Sunday, June 11, 2006

Dostoevsky is Not Considered Summer Reading (Pt. I)

Fyodor DostoevskyThere’s a New Yorker cartoon in which a guy reading a book on the beach is approached by a policeman. “I’m sorry, sir,” the cop says to him, “but Dostoevsky is not considered summer reading. I’ll have to ask you to come with me.”

I thought of that cartoon last week as I read Fyodor Dostoevsky’s The Gambler -- one of the 19th-century Russian novelist’s lesser known novels, although certainly his most popular in the poker world. References to The Gambler pop up in many poker books, particularly “literary” ones like Anthony Holden’s Big Deal, the late David Spanier’s The Hand I Played, and James McManus’s Positively Fifth Street.

The novel is set in the fictional German city of Roulettenburg -- kind of a 19th-century European version of Vegas -- where the main character, a tutor named Alexey Ivanovitch, unsuccessfully battles his obsession with the game after which the city is named. There is one card game that comes up occasionally in the novel, a game called trente et quarante (a.k.a. rouge et noir) that is essentially a kind of roulette using six decks of playing cards rather than a wheel and a ball. (You can still get a game of trente et quarante in Monte Carlo, apparently.) However, roulette is the game that Alexey plays the most, and that’s the game about which Dostoevsky (himself a roulette addict) has the most interesting things to say.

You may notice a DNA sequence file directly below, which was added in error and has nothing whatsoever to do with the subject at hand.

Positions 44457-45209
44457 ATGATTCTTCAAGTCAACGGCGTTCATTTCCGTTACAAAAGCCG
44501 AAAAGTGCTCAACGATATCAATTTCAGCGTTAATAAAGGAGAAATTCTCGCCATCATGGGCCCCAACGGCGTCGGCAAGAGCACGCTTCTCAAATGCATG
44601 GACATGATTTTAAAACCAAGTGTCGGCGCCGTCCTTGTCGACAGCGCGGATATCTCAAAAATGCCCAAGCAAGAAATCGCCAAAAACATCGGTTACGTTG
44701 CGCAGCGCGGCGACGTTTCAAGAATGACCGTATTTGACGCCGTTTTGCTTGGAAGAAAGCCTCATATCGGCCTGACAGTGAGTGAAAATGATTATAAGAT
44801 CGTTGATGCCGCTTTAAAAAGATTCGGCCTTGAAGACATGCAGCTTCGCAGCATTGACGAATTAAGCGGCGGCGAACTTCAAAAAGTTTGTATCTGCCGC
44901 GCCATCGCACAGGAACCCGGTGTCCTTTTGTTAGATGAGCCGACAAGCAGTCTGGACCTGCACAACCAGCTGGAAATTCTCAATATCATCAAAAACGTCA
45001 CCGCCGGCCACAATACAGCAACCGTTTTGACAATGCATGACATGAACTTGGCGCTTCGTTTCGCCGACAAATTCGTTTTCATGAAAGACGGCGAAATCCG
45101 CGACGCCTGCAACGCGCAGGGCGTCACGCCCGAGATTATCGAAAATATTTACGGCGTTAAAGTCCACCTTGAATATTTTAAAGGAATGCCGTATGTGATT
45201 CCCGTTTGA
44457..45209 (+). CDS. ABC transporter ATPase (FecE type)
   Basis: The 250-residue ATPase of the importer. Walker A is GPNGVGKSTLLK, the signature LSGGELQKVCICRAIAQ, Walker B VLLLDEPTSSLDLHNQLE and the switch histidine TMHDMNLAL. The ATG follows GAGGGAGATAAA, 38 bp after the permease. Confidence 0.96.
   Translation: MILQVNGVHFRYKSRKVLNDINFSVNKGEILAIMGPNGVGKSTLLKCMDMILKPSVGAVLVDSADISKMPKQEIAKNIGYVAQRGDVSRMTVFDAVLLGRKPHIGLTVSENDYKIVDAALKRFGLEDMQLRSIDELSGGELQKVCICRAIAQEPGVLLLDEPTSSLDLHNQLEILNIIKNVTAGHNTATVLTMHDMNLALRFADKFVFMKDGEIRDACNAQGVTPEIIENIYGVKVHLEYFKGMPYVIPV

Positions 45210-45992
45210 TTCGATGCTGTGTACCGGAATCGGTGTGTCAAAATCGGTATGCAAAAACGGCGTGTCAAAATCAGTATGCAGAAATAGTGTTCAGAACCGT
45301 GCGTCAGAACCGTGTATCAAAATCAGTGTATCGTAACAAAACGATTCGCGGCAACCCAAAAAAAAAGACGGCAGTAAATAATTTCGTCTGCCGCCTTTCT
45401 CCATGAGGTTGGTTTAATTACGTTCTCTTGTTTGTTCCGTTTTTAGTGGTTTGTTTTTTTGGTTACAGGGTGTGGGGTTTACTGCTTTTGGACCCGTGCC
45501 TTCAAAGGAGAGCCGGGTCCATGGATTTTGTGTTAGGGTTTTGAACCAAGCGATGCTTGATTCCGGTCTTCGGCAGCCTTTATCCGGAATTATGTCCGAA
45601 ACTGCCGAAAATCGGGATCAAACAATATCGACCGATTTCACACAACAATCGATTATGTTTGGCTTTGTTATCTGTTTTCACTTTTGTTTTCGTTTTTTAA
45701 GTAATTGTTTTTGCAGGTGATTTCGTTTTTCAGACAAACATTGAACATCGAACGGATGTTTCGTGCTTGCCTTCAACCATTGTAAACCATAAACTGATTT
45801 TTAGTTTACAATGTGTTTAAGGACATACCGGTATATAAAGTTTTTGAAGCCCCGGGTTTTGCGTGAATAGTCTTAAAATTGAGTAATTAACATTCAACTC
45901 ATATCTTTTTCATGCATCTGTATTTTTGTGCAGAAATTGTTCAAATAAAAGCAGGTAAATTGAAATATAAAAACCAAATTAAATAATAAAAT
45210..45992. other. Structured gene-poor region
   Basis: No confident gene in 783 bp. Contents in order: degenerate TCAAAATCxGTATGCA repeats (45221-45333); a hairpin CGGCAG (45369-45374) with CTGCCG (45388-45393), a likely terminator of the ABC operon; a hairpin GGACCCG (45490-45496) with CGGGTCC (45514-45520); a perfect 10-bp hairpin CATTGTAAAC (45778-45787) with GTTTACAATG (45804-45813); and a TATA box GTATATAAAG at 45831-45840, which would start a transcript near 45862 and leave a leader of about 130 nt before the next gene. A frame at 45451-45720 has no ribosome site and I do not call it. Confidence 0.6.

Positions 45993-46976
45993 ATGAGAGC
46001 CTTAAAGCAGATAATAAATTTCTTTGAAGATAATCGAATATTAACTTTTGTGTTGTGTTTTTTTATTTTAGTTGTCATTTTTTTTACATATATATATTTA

Anyone at all serious about poker will be quick to point out that poker ain’t roulette. Some go so far as to distinguish poker from gambling altogether, insisting that it’s a skill game wherein the better-equipped players always win out over time. I like how Miller/Sklansky/Malmuth treat this subject in the opening sections of Small Stakes Hold ’em. They assert that, in fact, “poker is gambling,” and the schmo who says it ain’t “does not understand poker as well as he should.” Poker is gambling because it always involves some measure of uncertainty, particularly with regard to the cards. Sure, at times we might be uncertain about our opponents’ play or holdings, but better players eventually can get a line on those things.

Yet even the very best poker player cannot get a line on precisely what card is gonna come on the turn or river. (Raise yer paw if you’ve also lost a 20+ BB pot to a river one-outer . . . . There we go.) So while in poker you can (as Miller/Sklansky/Malmuth explain) play in such a way so “that your expectation can be positive,” when you play poker you’re still gambling. That's why The Gambler ultimately touches on so many concepts of interest to poker players.

As a way of responding to the book, I thought I’d focus on a few ideas related to gambling that come up in The Gambler that might be of particular interest to poker players. I’ve pulled out three ideas or concepts, all of which could be made to relate to the “psychology of poker” -- that is, all three concern how our minds work (and, at times, fail to work) when we play.

The first has to do with how a particular sequence of hands will affect our thinking regarding what comes next. The second involves the way the game tends to consume us, causing us to forget about everything else besides the “here and now.” The third has to do with issues of control and personal responsibility, and how poker (or any form of gambling) strangely satisfies certain, contradictory desires most of us seem to possess.

I’ll discuss these ideas in separate posts over the next few days. Afterwards you can decide if you want to check out The Gambler yourself. Of course, you’ll want to keep one eye out for the summer reading cops if you do.

Image: Vasily Perov, portrait of Fyodor Dostoevsky (1871), public domain.

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